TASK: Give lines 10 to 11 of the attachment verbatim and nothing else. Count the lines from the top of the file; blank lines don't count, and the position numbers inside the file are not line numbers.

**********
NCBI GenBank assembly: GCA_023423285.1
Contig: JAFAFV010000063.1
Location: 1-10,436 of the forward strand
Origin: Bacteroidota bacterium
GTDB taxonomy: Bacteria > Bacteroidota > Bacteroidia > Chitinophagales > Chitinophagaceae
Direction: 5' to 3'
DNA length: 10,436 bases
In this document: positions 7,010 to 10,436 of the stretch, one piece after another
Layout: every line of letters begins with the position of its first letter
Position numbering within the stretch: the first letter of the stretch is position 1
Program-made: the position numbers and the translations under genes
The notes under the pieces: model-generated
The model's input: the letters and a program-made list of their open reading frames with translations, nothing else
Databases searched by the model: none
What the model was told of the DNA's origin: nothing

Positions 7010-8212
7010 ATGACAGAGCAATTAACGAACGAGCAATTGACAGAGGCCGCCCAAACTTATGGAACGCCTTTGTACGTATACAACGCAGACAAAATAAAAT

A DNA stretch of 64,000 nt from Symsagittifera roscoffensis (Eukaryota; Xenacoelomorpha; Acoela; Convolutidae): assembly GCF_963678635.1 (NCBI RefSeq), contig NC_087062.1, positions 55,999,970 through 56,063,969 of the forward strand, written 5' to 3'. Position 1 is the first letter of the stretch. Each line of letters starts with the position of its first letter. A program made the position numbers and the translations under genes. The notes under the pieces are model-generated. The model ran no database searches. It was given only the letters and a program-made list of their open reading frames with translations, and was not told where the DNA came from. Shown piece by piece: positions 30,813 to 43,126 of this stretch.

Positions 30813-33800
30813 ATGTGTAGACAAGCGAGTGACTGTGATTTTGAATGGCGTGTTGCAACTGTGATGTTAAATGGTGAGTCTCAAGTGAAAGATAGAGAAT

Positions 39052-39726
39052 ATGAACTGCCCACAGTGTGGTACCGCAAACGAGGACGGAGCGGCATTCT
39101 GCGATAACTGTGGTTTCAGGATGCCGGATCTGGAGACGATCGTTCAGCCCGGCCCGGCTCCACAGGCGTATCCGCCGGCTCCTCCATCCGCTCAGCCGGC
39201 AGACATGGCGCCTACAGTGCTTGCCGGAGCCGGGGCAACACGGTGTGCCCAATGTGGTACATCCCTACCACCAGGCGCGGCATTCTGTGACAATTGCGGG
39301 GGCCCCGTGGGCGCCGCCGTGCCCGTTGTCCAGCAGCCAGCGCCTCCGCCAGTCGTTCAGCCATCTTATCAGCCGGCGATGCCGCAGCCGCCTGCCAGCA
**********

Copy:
Position numbering within the stretch: the first letter of the stretch is position 1
Program-made: the position numbers and the translations under genes